So you're just getting started exploring the fun world of kumquats and wanted to learn more about this amazing tree? C'mon along, let's check out these cool varieties together.

The first variety we'll be checking out is:

1. Meiwa (The Sweet Variety)

Sweet Meiwa Kumquat | Source

Meiwa, or Fortunella crassifolia, is hands-down the sweetest variety of all the kumquats. The shape of its fruit is more round & up to 1.5 inches (3.8 cm) in diameter.

This variety flowers in the summer & bears fruits late in the winter. Thanks to its semi-dormant characteristic, the tree can withstand extreme temperatures below the freezing point.

The skin of meiwa is thick, oftentimes thicker than the nagami variety (another variety that we will see in just a moment).  

Meiwa flesh is sweet, light orange and has one or two seeds.

Inside a meiwa kumquat | Source

You can eat the whole fruit or either the rind or flesh as you like.

In contrast to Meiwa the sweet one, we'll now see Nagami the sour variety next:

2. Nagami (The Sour Variety)

Sour Nagami Kumquat Tree

Nagami, or Fortunella margarita, has sweet skin & sour juice. For folks who love a good balance of sweet-n-sour goodness, this variety taste is truly heaven to them.

To tell nagami from meiwa, you can look at the shape of the fruit. Nagami has a more oval shape (like an olive) while meiwa fruit is more round.

Like meiwa, this variety is ridiculously cold-hardy. It flowers from July to August & bears fruits in the late winter.

This is a prolific bearer that can give you fruits all year round. Kumquat fruits have tons of vitamins & can strengthen the immune system.

Cross-section of an oval nagami kumquat

People usually use the nagami to make marmalade & jellies because of its natural tartness.

This short video compares Meiwa vs Nagami:

>> Link YouTube:

Meiwa kumquat vs. Nagami kumquat

The third variety of kumquat we may see is:

3. Fukushu (The Thin Skin Variety)

Super thin skin Fukushu kumquat | Source

Fukushu, or Fortunella obovata, is a thin skin hybrid between two Fortunella species. Its fruits are larger than the other species we've seen.

Fukushu's small form with spreading round leaves makes it a cute ornamental shrub. Like nagami, this baby has sweet edible peel with tart pulp.

In the summer, it blooms white, exquisitely fragrant flowers. The fruits ripen at year end. People also call this variety Chang Shou kumquat. Although they sound different, it's basically the same variety. Fukushu is the Japanese name and Chang Shou is the Chinese name.

Fukushu can withstand temperatures as low as 28F (-2C) on its own with little or no protection. Thus, making it a low-maintenance choice even for colder growing zones.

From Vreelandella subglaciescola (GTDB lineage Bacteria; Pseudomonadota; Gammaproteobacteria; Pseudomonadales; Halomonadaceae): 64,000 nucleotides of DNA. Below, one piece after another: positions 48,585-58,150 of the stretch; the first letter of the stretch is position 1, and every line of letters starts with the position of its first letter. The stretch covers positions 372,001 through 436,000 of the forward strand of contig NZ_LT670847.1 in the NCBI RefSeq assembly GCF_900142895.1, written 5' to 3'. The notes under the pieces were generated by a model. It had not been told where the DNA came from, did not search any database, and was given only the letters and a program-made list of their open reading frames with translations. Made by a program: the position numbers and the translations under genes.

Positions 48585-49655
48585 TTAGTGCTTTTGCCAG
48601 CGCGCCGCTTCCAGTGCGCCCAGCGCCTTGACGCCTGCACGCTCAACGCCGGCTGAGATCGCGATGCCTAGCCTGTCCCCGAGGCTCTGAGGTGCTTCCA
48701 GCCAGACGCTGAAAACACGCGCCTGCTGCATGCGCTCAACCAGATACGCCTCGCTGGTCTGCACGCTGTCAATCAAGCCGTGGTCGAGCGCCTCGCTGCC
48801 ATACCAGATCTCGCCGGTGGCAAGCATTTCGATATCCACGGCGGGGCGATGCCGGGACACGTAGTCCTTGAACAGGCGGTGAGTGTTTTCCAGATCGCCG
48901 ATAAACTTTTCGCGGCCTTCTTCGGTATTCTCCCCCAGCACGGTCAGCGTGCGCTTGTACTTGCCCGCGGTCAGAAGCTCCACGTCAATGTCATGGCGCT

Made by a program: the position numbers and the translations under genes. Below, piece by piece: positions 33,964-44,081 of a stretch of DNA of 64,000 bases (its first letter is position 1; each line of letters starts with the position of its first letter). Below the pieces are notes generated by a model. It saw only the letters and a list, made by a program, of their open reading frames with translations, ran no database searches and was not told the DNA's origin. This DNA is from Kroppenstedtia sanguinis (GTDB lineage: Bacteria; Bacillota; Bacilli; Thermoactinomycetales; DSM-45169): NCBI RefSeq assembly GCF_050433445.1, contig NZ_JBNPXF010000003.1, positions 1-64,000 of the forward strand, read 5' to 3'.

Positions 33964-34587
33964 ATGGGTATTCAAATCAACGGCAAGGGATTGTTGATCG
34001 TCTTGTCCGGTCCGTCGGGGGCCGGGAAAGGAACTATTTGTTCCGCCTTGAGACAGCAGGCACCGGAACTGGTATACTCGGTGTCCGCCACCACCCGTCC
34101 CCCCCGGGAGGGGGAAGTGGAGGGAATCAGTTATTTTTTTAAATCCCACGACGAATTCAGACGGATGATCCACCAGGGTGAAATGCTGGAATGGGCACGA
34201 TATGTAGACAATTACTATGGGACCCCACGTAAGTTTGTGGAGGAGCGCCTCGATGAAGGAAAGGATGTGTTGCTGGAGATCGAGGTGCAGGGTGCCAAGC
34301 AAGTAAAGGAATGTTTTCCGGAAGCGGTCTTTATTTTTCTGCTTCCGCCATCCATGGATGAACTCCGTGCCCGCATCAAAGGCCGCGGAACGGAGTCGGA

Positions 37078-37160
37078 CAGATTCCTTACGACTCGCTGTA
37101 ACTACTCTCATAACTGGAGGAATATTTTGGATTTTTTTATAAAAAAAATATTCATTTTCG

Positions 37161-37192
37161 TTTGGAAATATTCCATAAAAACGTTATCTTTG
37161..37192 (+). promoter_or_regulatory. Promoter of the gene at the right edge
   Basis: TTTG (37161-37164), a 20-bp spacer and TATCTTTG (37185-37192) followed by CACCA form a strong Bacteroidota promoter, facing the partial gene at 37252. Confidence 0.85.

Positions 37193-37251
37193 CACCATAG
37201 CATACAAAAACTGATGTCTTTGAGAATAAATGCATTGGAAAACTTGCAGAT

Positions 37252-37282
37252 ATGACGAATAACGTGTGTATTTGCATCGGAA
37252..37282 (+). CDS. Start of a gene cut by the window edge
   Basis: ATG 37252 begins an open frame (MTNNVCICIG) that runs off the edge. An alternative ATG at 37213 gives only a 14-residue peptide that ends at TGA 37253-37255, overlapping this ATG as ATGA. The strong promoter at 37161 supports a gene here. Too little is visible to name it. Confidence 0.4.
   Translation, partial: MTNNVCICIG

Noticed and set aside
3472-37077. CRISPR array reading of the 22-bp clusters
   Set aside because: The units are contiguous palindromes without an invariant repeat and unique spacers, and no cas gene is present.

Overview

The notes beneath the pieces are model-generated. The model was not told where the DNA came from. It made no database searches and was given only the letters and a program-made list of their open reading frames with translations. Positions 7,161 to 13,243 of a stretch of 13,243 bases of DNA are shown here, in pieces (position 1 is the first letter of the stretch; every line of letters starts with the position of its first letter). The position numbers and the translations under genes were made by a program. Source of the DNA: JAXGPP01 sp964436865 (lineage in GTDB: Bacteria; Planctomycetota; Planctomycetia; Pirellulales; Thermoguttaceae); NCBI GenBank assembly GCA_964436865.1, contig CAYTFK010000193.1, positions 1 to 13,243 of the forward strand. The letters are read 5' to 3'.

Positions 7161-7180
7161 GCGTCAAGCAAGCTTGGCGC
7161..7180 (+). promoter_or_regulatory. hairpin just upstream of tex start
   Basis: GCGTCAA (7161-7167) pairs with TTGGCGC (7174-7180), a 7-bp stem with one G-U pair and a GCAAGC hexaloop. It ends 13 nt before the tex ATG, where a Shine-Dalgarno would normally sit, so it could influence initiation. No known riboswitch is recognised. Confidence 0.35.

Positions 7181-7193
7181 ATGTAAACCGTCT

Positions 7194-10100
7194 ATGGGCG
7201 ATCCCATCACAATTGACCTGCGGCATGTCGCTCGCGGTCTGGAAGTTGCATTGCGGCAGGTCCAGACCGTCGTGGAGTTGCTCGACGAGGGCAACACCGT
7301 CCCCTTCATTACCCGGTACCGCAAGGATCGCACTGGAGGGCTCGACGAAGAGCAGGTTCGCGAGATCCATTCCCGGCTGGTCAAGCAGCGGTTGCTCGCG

Here is the smallest variety of kumquat:

4. The Golden Bean (The Smallest Fruit)

Tiny Golden Bean kumquats

Golden Bean or Hong Kong kumquat (Fortunella hindsii) is the smallest one in the kumquat family. Their fruits rarely grow more than 1.5 inches (3.8 cm) in diameter.

This variety can be started from seeds more easily than the other ones. Their fruits have large seeds & with very little flesh, thus making them not highly edible.

This is why many people grow Golden Beans mostly indoors as an ornament or as a novelty.

Hong Kong kumquat trees as indoor ornament | Source Save 10% on Citrus trees with code CITRUS

The Variety That You Like

For kumquat, the varieties that many folks hunt down for are the meiwa & nagami. Local grocery stores don't usually have these little treasures. And if they do carry some, their prices are usually really expensive.

There's a reason folks call these kumquats "winter super fruit". In a little kumquat, there's only about 63 calories. With its low sugar content & great source of vitamin A, C, and fiber, this super fruit can be enjoyed by everyone including Type 1 & Type 2 diabetics.

Meiwa or Nagami?

If you often forget the meiwa from the nagami (like us sometimes), just remember: Where's the dub (aka the W)? If there's a dub, then it's sWeet, so it must be meiWa. The other one (nagami) is the sour one. But if you don't like the tartness of nagami, just eat the sweet rind & squirt out the juice.

Hope this brief post has given you some ideas about the different kumquat varieties. We'll play around more with these citrus fruit trees. Come back often to check out more goodness. See y'all next time.

Responses to Readers' Questions

Do you ever have Golden Bean kumquat trees available? Or, is it possible to get seeds?

--> Hello, thanks for your question. We have not the Golden Bean kumquat trees available yet. However, I have seen some selling the seeds on ebay. Perhaps you could have a look. I'll keep this in mind and get back to you if I find anything useful. See you next time!

(Update 11 Oct 2022): You can see more here:

I believe he is in Hawaii. Not sure if they still grow it in their backyard. You may have a chat to see if they could kindly mail you a few. I hope this helps!

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